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A Rabbinical student in Israel

Rafi Spitzer and his wife Rachael spent the last year (including six weeks at Hannaton) living and learning in Israel as part of Rafi’s rabbinical studies at the Jewish Theological Seminary.  In previous newsletters, we shared some of their experiences with our readers. Below, Rafi and Rachael reflect on their time here in Israel and what they will bring back with them to the United States. 



What was one of the most moving experiences you had over your year in Israel?

There were many: From walking on the ancient Second Temple period streets of the Old City
to standing at attention during the siren on Yom Hazikaron at a high school in Jerusalem. From standing on the roof of a half-finished mosque in an Area C Palestinian village and being able to see the village’s one room school house and the big beautiful yeshivot and schools of Alon Shvut to participating in a silent retreat on Yom Kippur. From volunteering at a hospital in Afula to hiking from Tekoa to the Dead Sea by the light of the full moon.

Rafi and Rachael with classmates during a coexistence tour in the north

Rafi and Rachael with classmates during a coexistence tour in the north

I live in Yemin Moshe, and nearby are several public fountains. On hot days, there are always kids in the fountains. Little secular kids wearing just their underwear; little haredi boys running around in their shorts and tzitzit; Arab kids, with their mothers looking on wearing the traditional hijab. And everyone is splashing in the water all together. Like the world has stopped. Like some kind of alternate reality.

What surprised you about being Jewish in Israel? About your identity or about your practice while you lived here?

I’d been told over and over the sense of Jewish time is different in Israel: supermarkets with Tu Bishvat displays, but no Christmas displays. And boy is this true! Watching secular groups of Israeli teens at various youth hostels doing their own version of Friday night religious rituals, and seeing in the Old City everyone’s oil chanukiyot sitting outside their houses, you can really feel a sense of Jewish community and living that you cannot feel elsewhere. Yet the thing that surprised me the most was not the sense of Jewish time, but the sense of holy spaces.

I grew up with this strong emphasis on “holy time” (a la Abraham Joshua Heschel) and a vague sense that over-emphasizing the importance of place was a bit like idolatry. Yet this year, I’ve developed a strong connection to the land as holy, to places as holy, to the power of history and ritual and religion in creating holy spaces as well as holy times.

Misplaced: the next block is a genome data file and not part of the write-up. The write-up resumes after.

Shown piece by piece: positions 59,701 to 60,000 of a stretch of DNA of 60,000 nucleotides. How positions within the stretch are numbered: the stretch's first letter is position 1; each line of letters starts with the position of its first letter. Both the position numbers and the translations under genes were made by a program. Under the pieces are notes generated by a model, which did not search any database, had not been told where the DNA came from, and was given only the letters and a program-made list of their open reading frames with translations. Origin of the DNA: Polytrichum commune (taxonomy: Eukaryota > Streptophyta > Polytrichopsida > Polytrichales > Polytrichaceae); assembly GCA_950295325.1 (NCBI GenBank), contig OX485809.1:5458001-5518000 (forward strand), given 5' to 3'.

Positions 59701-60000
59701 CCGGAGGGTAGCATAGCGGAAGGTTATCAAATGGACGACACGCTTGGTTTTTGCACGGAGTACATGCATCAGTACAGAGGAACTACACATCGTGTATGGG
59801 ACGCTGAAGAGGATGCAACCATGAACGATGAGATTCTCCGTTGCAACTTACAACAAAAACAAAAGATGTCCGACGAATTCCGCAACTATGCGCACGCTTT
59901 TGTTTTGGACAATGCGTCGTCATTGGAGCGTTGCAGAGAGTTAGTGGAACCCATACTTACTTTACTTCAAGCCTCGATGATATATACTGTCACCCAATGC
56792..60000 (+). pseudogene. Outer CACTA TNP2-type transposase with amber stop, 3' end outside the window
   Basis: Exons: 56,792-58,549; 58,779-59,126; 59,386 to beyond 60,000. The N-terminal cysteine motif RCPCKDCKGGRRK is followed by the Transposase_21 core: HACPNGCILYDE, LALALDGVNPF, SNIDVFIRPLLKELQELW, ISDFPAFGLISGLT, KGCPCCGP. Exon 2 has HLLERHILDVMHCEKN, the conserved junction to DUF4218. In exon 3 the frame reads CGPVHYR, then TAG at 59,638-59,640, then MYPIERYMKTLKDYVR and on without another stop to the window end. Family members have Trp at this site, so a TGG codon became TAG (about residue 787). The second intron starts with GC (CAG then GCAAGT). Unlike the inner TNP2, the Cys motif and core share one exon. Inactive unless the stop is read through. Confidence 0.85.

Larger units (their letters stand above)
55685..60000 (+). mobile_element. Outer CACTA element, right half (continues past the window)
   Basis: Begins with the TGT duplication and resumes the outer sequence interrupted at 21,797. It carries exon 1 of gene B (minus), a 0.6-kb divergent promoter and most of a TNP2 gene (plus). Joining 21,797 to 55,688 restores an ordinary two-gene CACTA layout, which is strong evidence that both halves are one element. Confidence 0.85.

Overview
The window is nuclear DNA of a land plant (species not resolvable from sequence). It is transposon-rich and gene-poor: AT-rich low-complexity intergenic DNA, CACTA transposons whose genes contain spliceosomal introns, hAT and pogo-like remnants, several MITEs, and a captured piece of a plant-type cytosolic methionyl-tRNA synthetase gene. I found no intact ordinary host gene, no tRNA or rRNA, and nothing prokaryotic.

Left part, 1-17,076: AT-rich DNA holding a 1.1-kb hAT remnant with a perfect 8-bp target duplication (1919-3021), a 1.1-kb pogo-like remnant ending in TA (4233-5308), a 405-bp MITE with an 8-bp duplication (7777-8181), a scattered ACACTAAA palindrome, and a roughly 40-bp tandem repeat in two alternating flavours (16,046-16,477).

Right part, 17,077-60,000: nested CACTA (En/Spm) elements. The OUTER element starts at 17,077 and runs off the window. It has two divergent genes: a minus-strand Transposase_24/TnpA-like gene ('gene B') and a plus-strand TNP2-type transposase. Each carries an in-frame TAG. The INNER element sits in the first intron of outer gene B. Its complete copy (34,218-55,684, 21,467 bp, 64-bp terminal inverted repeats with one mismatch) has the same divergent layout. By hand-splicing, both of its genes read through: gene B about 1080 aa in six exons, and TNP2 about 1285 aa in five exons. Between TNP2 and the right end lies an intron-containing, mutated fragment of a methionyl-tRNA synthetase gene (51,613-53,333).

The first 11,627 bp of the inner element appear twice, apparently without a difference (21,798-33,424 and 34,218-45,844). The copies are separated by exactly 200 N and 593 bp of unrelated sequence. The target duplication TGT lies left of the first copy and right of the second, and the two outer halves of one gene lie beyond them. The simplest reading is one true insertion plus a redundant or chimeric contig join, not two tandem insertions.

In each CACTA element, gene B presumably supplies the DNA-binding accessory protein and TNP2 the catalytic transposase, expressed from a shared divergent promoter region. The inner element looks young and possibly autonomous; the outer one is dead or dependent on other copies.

What specifically about your experience in Israel this year will inform your rabbinical studies and eventual practice?

This year I spent a lot of time learning about the Israeli-Palestinian conflict as an Encounter Fellow. Yet more important than the information was the time spent practicing how to facilitate conversations about Israel with other American Jews. These are divisive issues, and I think that the facilitation training and experience I received was invaluable.

Another thing that will inform my practice is my experience of the Jewish renaissance and the development of liberal Judaism in Israel: from the 6 weeks I spent at Hannaton, to the internship at Hod VeHadar in Kfar Saba, to davening at Nava Tehillah, Kol Haneshama, and Zion, to visiting Alma and Bina, the secular Yeshivot in Tel Aviv. What an incredible amount of creativity and community building is going into developing a unique Israeli Judaism, and what an opportunity for cross pollination with the American Jewish community.

In general, how do you think spending time in Israel prepares rabbinical students for being rabbis?

I think it is different for every person. The two great projects of the Jewish people at this moment in Jewish history are the State of Israel and the American Jewish community and it is very important for leaders in each of those communities to be fluent in the other group’s methods, zeitgeist, goals, and vision. I know that I have been enriched by being here, and I know that it has been a huge part of my growth as a rabbi and as a Jew.



What surprised you about being Jewish in Israel? About your identity or about your practice while you lived here?

People were constantly surprised this year when I told them why I was here, that my husband was studying to be a rabbi. They would look at me, in my shorts or pants, with my hair uncovered, and say, “Oh, reform?” I realized that there aren’t a lot of safe spots for Conservative Judaism here. Hannaton, however, is one, as is Kfar Saba, where Rafi was a student rabbi. These places exist.


Whereas it’s easy to be Jewish in Jerusalem. The city is quiet on Shabbat. You have to work to break Shabbat here. There’s kosher food everywhere, and it’s way more affordable than in the United States. At the same time, I felt like I wasn’t always seen as “religious enough” to be a part of all that. I was pleased by my ability to practice and a little bit disappointed by the lack of space for supported growth in observance. The spiritual level of Judaism here is beautiful and flourishing and I liked that. My final sort of unrelated thought about being Jewish here is that the different groups/sects/whatever you want to call them are always fighting amongst themselves about marriage, divorce, kashrut, etc. and that to me is a big problem and not the way that Am Yisrael is supposed to behave.


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